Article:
How to begin a college essay to get the reader's attention?
Your college essay shows the admissions officer something that your test scores and report cards cannot: who you are. This is why it is important that you get the reader’s attention immediately.
Begin with brainstorming, listing your strengths and your personality traits. This is a great place to begin especially if you are stuck.
Don’t get bogged down by the due date or the brainstorming. Just start writing. After you have your notes, you should create the outline immediately and decide what items you want in your essay, what examples are best. If you can’t decide, then make multiple drafts and begin to narrow them down later. It doesn’t have to be perfect. It is best to just let the creative juices flow and make sure your thoughts get on paper. You can fix any mistakes you make later and improve writing as you edit, but not now.
Divide and Conquer
As you write your first draft, put your essay in three parts. The first part is a single paragraph: the introduction. This is where you introduce the essay and the theme of the essay, grabbing the reader’s attention. The second part is multiple paragraphs and it is the body, which explains the main idea of your paper with examples to back it up. Finally, the third part is the conclusion. It is one paragraph that summarizes everything you’ve said.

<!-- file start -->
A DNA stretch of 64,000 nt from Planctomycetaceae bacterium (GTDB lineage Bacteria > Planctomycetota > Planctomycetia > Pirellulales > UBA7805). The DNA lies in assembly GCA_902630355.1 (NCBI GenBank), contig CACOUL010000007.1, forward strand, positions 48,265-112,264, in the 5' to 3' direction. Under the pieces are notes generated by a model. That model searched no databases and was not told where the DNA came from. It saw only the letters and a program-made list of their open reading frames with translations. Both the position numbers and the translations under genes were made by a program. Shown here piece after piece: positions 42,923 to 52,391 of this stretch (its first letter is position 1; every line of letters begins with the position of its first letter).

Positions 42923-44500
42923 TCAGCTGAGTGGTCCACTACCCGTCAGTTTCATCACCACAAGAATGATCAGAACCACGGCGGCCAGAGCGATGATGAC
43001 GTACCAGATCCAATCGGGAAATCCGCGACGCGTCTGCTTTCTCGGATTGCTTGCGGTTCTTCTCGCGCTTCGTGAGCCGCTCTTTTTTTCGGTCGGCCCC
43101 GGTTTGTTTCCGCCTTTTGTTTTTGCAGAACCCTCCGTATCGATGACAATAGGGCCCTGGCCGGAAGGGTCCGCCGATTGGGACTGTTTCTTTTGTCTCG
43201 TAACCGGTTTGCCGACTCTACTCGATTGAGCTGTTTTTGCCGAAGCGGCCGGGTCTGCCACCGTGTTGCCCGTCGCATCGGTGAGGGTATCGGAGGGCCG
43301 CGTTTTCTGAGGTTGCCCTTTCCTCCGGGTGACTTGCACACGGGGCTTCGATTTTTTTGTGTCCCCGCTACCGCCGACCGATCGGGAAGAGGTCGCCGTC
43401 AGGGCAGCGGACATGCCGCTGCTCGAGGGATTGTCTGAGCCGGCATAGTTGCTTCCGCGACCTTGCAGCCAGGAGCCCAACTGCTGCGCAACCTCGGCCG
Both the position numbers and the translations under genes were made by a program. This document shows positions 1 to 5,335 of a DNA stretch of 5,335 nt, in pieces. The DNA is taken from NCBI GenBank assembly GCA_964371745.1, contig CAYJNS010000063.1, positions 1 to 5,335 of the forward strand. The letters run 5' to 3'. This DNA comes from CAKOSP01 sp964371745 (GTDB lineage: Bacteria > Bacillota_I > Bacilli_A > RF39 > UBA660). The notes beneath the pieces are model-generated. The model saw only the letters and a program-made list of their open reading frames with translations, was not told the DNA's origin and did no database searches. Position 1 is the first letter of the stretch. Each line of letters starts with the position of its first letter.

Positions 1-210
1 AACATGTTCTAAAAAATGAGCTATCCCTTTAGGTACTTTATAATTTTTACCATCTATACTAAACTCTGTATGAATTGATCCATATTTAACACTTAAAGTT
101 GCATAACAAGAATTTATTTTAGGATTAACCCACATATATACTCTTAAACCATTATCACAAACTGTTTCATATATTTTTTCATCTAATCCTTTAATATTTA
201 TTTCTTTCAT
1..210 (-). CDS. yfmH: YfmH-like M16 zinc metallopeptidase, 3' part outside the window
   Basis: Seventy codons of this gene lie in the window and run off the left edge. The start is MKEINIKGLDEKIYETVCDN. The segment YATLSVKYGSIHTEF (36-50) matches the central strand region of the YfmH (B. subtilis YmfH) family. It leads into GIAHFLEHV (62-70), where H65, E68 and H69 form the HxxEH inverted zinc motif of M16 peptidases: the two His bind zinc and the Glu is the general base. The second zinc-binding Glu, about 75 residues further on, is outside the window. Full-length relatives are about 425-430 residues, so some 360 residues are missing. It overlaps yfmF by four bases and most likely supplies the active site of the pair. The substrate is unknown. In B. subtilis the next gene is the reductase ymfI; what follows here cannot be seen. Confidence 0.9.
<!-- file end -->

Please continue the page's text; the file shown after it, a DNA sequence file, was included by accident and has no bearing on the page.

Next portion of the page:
As you start writing the introduction, remember that time is of the essence and therefore, you need to be specific. Your essay needs focus, it needs to answer a question which relates specifically to your qualities, and then it should take a precise angle. Make sure that the things you include in your essay support your viewpoint. If your focus is on your teambuilding skills, you don’t need information on how you won MVP one year, unless you can relate it to your teambuilding skills.
Look for a creative angle. If you are trying to get into a conservative institution, angle your paper creatively about how your love of strict legal rules and UN participation bodes well for an institution which prides itself on adherence to rules and conservation.
And most importantly, be honest. Talk about what you think and feel, not what you think and feel the reader will want. Talk about something openly and honestly, something what changed you, an experience that made you who you are, or something that caused you to turn to this institution.